The Google Timelapse satellites have recorded images of the world since 1984, and it shows how the enigmatic Area 51 has expanded over the years.
Without a doubt, Area 51 is one of the most polemic national facilities in history. The military testing base located in Nevada has been a long-term target for an enormous amount of theories that, mainly, argue about the existence of aliens. This conspiracy theorists assure that Area 51 is the house of alien technology in the U.S., even when Administration after Administration, the government has said that this is only a military facility.
However, recent data brought by the Google Timelapse’s images show how this base has expanded greatly since 1984, the year when the first images were collected. This station is located between a dry lake bed and a small mountain, and its fenced entirely with armed guards securing every meter of the surroundings.
According to the images from Timelapse, there has been an improvement of the main runway that right now is wider and longer. They also built a second runway, toward the East of the base. Also, the panoramic photos reveal how the engineers had been digging the area all of these years and expanding the amplitude of the base. This is logical when it comes to any excavation facility. However, the purpose of the base is unknown, which makes all this situation more polemic.
“Area 51 has always been a magnet for those who believe the US Government knows a lot more about UFOs than they are prepared to reveal to the public,” Nigel Watson, author of the UFO Investigations Manual, stated in an interview.
How Timelapse works
This feature allows any internet user to observe how the planet has changed over the last 32 years. The company collected 33 cloud-free annual mosaics since 1984, to create the videos. These images are gathered by the Carnegie Mellon University CREATE Lab’s Time Machine library, a center that possesses the technology that allows Google the creation of Timelapse.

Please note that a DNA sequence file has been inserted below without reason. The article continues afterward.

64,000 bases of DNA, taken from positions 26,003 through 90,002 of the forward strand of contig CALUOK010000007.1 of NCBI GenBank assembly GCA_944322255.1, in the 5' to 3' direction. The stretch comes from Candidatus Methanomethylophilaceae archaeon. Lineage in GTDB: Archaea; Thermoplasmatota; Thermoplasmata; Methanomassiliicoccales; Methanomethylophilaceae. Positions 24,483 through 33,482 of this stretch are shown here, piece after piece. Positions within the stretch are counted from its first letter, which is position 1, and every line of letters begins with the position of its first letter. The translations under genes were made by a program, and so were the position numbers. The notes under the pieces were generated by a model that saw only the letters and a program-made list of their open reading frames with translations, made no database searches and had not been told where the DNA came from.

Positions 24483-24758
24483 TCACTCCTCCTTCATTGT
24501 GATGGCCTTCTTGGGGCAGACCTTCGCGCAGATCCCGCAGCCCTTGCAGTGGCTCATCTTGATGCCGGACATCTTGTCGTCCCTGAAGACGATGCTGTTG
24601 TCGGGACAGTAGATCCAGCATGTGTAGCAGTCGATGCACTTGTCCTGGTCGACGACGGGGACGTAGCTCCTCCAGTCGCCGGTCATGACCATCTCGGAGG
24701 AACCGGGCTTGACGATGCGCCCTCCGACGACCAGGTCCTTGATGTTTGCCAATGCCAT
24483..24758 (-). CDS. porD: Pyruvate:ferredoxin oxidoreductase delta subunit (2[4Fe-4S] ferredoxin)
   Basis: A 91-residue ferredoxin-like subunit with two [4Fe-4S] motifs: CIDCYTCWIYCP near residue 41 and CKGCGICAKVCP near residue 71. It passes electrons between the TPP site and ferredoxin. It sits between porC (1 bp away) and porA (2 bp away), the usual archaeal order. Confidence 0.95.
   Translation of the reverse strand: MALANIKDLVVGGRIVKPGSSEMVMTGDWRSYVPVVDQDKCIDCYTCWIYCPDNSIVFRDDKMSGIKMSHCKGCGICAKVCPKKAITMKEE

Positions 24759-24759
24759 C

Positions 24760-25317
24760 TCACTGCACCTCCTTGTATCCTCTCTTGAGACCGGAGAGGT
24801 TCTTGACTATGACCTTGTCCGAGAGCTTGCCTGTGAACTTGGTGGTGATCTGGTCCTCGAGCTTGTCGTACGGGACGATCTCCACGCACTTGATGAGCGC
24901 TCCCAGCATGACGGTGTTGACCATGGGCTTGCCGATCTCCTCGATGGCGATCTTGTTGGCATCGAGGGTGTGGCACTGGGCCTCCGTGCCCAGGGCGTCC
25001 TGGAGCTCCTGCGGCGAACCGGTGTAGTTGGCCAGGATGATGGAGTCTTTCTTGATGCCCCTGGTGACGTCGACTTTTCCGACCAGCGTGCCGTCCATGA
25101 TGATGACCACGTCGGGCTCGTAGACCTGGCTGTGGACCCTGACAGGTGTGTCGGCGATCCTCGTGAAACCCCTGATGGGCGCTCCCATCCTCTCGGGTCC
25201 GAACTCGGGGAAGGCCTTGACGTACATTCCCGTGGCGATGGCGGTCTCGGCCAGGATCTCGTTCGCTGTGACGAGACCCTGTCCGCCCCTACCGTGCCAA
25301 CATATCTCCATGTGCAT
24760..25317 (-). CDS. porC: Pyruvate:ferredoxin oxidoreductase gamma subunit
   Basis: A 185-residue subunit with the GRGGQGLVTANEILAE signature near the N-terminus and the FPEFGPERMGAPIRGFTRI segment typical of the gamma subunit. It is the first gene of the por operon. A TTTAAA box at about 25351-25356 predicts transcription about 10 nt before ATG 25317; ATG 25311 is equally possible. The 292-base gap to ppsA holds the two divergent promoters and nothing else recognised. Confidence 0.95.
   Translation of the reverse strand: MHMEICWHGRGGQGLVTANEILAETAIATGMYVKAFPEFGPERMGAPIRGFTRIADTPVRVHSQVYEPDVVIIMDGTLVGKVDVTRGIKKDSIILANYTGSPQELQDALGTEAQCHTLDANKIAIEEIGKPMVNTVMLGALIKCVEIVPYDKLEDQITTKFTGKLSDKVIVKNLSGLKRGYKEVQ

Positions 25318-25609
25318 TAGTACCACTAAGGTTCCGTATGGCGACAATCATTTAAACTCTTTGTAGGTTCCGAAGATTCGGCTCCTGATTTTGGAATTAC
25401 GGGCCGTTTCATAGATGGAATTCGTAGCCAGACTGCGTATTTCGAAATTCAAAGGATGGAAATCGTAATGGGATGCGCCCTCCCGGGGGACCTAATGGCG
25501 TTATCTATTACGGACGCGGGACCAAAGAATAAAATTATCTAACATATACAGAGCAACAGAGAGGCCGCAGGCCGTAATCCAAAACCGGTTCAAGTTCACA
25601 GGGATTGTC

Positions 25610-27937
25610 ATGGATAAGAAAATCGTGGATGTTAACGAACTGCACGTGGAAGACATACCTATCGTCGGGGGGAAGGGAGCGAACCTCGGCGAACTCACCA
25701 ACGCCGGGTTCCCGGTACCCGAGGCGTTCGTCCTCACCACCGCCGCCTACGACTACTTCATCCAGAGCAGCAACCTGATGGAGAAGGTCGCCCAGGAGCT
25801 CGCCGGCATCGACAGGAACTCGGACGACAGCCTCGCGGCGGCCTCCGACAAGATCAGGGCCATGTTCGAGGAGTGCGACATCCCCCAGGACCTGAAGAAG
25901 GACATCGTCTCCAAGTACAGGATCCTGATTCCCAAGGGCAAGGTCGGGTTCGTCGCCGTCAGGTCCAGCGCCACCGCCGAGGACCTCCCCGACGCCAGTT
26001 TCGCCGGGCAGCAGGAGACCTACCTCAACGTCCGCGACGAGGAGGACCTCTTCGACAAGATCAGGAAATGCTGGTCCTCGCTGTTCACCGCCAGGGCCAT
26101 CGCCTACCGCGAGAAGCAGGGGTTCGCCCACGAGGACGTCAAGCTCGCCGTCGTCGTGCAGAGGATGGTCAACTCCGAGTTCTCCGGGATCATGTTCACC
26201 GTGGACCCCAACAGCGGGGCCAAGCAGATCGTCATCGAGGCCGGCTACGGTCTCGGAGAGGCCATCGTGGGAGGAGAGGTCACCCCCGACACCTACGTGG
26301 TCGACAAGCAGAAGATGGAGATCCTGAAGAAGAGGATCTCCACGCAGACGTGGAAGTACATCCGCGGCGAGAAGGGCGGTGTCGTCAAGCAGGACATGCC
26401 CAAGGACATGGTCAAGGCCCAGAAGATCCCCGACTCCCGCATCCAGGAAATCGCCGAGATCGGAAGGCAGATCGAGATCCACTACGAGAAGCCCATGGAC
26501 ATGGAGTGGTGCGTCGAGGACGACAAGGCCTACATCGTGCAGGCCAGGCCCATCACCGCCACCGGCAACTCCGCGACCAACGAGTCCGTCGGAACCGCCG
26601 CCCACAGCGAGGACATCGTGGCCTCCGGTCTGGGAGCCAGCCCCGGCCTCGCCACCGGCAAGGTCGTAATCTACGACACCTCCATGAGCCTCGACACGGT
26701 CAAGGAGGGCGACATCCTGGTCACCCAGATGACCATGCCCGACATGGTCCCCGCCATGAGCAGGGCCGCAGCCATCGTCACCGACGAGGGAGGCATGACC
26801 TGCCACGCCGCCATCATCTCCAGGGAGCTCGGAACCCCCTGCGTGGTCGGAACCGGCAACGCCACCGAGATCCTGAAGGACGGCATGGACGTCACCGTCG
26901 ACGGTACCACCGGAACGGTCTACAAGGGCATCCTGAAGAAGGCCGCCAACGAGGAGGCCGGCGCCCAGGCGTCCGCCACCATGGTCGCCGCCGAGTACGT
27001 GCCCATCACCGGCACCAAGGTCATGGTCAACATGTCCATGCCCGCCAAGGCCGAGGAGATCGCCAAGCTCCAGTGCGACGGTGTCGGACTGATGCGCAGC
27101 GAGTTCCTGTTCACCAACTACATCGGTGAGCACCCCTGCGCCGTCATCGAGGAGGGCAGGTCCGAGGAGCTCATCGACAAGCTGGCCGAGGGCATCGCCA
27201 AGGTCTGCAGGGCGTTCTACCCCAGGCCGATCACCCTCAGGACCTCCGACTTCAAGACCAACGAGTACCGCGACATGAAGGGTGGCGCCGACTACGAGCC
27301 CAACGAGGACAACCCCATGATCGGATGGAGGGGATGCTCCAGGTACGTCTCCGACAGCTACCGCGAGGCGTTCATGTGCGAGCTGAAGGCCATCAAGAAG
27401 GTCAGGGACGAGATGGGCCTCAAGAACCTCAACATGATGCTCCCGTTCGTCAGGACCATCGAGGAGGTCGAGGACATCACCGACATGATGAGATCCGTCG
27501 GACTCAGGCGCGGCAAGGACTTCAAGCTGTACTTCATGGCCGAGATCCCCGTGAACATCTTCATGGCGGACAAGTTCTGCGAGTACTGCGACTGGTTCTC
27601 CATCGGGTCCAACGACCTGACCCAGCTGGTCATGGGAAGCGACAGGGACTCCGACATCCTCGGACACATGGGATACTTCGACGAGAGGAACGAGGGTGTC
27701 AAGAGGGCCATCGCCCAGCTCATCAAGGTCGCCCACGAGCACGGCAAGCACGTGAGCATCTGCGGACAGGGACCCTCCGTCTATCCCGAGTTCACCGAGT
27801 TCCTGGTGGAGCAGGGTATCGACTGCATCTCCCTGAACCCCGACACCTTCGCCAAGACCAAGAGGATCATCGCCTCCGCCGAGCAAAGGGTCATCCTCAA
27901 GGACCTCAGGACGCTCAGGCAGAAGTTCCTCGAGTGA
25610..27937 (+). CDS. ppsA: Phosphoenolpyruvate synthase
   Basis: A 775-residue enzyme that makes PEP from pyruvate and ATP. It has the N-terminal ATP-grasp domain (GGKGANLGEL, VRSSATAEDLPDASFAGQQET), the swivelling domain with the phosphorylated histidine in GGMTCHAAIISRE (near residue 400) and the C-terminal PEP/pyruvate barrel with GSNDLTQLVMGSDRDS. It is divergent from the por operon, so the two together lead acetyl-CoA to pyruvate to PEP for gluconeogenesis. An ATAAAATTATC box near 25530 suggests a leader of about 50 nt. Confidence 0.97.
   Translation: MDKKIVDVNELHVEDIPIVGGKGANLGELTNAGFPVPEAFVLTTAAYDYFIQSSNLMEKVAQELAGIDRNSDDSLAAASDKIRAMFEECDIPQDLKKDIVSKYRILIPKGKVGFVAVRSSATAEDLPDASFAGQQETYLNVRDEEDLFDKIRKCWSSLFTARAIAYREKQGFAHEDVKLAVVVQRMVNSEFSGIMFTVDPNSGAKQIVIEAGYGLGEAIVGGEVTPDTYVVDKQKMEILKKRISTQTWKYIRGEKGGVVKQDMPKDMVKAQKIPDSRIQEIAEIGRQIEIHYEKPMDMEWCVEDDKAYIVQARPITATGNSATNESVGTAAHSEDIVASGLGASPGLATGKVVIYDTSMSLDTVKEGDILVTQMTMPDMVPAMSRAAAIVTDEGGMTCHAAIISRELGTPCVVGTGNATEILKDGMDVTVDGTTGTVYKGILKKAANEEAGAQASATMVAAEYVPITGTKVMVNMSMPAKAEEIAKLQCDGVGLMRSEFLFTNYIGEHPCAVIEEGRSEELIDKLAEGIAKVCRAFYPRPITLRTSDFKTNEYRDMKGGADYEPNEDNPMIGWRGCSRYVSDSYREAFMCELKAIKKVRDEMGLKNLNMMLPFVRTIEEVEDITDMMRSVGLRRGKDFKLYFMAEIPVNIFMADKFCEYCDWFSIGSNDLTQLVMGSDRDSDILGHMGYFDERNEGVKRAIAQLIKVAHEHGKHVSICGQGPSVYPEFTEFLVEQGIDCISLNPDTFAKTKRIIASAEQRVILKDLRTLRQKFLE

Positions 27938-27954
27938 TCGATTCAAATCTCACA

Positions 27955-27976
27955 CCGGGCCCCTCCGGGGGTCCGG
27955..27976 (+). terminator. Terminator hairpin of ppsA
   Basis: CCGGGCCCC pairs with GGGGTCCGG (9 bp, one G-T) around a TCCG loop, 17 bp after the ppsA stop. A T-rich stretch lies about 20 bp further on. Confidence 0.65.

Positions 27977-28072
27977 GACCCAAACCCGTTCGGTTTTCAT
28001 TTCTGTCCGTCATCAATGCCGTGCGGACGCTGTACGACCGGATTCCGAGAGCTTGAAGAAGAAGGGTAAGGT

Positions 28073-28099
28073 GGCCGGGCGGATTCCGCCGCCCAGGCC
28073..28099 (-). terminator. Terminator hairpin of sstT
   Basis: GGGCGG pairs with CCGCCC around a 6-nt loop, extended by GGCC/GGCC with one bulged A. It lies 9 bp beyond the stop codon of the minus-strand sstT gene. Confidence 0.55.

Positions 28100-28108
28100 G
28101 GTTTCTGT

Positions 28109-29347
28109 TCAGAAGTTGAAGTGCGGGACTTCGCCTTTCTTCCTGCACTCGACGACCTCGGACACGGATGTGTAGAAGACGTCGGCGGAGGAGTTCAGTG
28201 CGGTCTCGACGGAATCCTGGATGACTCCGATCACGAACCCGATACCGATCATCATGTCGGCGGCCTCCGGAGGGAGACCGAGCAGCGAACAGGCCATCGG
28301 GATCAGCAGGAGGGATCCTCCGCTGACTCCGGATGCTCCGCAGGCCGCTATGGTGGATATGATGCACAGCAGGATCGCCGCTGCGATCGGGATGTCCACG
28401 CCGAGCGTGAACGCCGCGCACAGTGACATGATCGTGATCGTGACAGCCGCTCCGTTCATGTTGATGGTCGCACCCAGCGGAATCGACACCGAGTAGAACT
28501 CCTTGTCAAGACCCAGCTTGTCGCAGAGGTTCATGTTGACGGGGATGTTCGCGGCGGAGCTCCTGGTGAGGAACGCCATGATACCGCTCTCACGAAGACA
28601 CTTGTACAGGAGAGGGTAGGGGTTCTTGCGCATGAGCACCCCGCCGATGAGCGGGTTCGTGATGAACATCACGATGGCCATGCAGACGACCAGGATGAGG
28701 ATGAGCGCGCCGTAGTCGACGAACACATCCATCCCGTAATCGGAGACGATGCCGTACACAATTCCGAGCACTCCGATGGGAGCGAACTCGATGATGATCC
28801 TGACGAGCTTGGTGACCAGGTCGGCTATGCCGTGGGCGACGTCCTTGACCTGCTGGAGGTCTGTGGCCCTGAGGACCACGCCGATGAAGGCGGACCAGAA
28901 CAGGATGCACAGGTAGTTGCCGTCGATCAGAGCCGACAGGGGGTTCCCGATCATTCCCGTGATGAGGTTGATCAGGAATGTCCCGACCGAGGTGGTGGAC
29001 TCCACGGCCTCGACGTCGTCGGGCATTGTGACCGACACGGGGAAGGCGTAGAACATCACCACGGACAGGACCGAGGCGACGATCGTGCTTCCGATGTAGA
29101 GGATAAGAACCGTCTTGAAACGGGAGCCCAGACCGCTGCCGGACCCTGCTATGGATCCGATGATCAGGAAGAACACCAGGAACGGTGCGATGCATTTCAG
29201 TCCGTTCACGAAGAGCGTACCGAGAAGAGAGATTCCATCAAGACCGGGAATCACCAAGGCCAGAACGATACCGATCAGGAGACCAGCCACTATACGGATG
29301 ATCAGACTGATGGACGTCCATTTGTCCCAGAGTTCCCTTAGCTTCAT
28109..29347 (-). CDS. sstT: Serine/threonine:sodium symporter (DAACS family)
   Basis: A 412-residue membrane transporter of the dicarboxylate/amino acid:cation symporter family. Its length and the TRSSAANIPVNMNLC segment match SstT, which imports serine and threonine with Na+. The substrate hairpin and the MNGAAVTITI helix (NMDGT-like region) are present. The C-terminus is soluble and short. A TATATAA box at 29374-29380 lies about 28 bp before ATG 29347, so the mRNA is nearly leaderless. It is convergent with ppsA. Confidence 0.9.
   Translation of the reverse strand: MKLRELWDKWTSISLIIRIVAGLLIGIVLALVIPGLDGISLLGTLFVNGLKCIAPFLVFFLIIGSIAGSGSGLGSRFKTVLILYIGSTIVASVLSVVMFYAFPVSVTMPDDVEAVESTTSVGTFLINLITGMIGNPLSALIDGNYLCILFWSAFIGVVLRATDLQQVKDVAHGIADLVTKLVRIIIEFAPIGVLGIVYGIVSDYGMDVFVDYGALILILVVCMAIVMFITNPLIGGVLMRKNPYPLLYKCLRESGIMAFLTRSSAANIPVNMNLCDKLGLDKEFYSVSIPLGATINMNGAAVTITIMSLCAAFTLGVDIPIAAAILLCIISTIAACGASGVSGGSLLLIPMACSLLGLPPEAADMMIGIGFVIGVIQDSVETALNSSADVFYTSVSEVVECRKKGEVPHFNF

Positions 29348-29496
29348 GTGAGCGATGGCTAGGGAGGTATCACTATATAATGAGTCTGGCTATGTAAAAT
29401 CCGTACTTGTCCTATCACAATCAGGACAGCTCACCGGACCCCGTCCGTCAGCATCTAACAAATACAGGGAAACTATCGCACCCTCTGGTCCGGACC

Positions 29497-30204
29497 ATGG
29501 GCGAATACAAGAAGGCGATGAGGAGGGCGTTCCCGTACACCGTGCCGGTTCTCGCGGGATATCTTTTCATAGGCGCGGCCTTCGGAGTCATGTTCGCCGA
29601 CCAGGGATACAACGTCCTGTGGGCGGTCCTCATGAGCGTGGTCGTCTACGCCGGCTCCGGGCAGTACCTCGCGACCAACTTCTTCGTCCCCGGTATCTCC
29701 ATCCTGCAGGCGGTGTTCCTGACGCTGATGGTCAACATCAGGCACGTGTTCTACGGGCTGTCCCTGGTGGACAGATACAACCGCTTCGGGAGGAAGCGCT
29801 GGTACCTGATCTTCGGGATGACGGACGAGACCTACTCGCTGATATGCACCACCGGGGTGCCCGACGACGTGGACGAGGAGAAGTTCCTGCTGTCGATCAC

Google combined over five million satellite images collected by five different satellite over the course of the last 32 years. Most of these photos come from Landsat, a NASA observation project that gathers Earth´s images since 1970.
Using the Earth Engine software, Google gives a tool to any user on the web that wants to know how the Earth has changed over the last three decades. Just by clicking the desired area or looking in Youtube for highlights, anyone can see the differences from a year to another. The content is even shareable with other users. Google wanted to demonstrate the power of their computational structure by recreating the Earth´s surface changes. And they sure did.
Area 51, Miami, China, and even the Arctic. All the places in the world can be seen from Timelapse, and the users can experience the construction of a city, the melting of the ice in the poles and the expansion of an enigmatic facility. All in just one feature.
Source: Daily Mail